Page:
Case | HBS Case Collection | May 2007 (Revised September 2008)
by Krishna G. Palepu and Ananth Chepuri
Biocon Limited was facing significant pricing pressure in their cash cow business, that primarily consisted of manufacturing Active Pharmaceutical Ingredients (APIs). To combat this commoditization, Biocon's leadership had chosen an innovation-led strategy. This new strategy consisted of licensing and developing proven molecules from strategic partners to leapfrog competition and create large molecule biologics in India. The company understood that its transition from an API to an innovation-led company focused on new biologics would require patience and a risk-taking mindset. Although there was some commonality in the bioprocessing aspects of both approaches, the regulatory approvals, product development paths, and market-access timelines were dramatically different--almost diametrically opposed. Analyzes Biocon's strategic decisions, as well as the risks and challenges associated with migrating from a manufacturing to an innovation-led enterprise. How would they balance short-term pragmatism versus long-term vision? Do they have the appropriate human resources to scale and innovate? Is their India-centric strategy appropriate, since 86% of their end-market demand is in the U.S., Europe, and Japan? Fortunately, early indications with their innovation-led strategy were showing positive signs and demonstrable results--such as their biogenetic insulin and monoclonal antibody launch in India. Their lead oral insulin project, with a planned $100 million budget, was meeting its milestones and deliverables. Many critical business challenges are detailed in this case. Nevertheless, given their fully integrated business model and significant manufacturing base, the odds are in Biocon's favor to overcome these challenges and lead India's biotechnology revolution.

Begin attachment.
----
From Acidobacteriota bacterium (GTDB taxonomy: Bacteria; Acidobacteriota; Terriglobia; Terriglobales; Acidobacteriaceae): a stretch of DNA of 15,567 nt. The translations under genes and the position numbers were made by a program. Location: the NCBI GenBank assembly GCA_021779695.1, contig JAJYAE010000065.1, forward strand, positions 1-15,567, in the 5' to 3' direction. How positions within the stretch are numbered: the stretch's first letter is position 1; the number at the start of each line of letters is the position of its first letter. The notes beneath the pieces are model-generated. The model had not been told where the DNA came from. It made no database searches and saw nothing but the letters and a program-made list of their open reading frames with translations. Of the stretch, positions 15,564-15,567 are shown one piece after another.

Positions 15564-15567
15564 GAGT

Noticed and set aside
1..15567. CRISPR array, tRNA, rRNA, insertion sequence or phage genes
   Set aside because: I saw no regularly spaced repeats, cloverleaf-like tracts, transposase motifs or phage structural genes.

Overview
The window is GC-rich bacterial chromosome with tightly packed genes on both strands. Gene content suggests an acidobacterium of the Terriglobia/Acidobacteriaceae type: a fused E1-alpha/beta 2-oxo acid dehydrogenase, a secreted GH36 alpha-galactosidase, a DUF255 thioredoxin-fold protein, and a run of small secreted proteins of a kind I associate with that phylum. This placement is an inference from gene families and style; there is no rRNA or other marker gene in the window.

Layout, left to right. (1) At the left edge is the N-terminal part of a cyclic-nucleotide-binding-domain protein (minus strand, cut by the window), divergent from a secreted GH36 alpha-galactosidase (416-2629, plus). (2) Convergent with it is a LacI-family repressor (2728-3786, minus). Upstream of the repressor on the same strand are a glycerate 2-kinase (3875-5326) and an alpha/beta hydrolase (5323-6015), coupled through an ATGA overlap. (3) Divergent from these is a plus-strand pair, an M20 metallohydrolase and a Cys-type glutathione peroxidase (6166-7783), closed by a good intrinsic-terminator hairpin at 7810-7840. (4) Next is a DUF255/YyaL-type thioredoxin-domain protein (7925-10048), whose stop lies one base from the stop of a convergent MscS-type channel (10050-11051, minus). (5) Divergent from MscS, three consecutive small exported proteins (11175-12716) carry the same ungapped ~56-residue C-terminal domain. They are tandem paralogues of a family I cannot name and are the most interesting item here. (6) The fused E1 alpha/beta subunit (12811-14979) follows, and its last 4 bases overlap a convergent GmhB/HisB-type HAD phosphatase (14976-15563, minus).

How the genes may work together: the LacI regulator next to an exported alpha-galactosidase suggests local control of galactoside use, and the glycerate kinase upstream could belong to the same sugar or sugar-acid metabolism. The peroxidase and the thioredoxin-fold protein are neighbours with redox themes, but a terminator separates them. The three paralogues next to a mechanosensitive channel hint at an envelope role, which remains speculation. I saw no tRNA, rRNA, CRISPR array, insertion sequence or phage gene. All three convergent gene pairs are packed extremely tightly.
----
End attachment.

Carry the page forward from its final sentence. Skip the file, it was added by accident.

Keywords: Globalized Firms and Management; Innovation and Management; Leading Change; Growth and Development Strategy; Risk Management; Organizational Change and Adaptation; Biotechnology Industry; India;
Oncologists might be skepticaldue to non availability of phasethree results
Monetary, legal and socialimplications in case of unexpectedbehavior of the drug aretremendous.
Biocon has limited salescapabilities and zero experience inselling and marketing oncologydrugs.
Stiff competition from alreadyexisting Erbitux in the marketlaunch a proprietary drug
Product:Biocon should delay the launch for the 3
phase results as it lends more credibility to theproduct. Meanwhile, they should build their own sales capabilities by launching cancer genericstill phase 3 trials are completed. After completion, BIOMAb should be launched independently.Lower price of and better attributes would help gain market share and make up to some extentfor loss of first mover advantage.Price:Biocon should launch product at $2000 per dose . As can be seen from the calculations below,the product would break even in 3.3 years as against 6.75 years with a price of $1000 per dose.Although it would break even sooner with a price of $2500 per dose, keeping in mind the Indianconsumer, a price of $2000 would seem reasonable (lower than that of its competitor) and wouldalso be safe enough so as not to project a low quality image for the product.
Estimated Capital Investment $25,000,000 $25,000,000 $25,000,000Price /Dose $1,000 $2,000 $2,500Cost of Goods Sold/ Dose $250 $500 $625R&D /Dose $150 $300 $375Marketing Expense $275 $550 $688Profit /Dose $325 $650 $813
Break even doses 76,923 38,462 30,769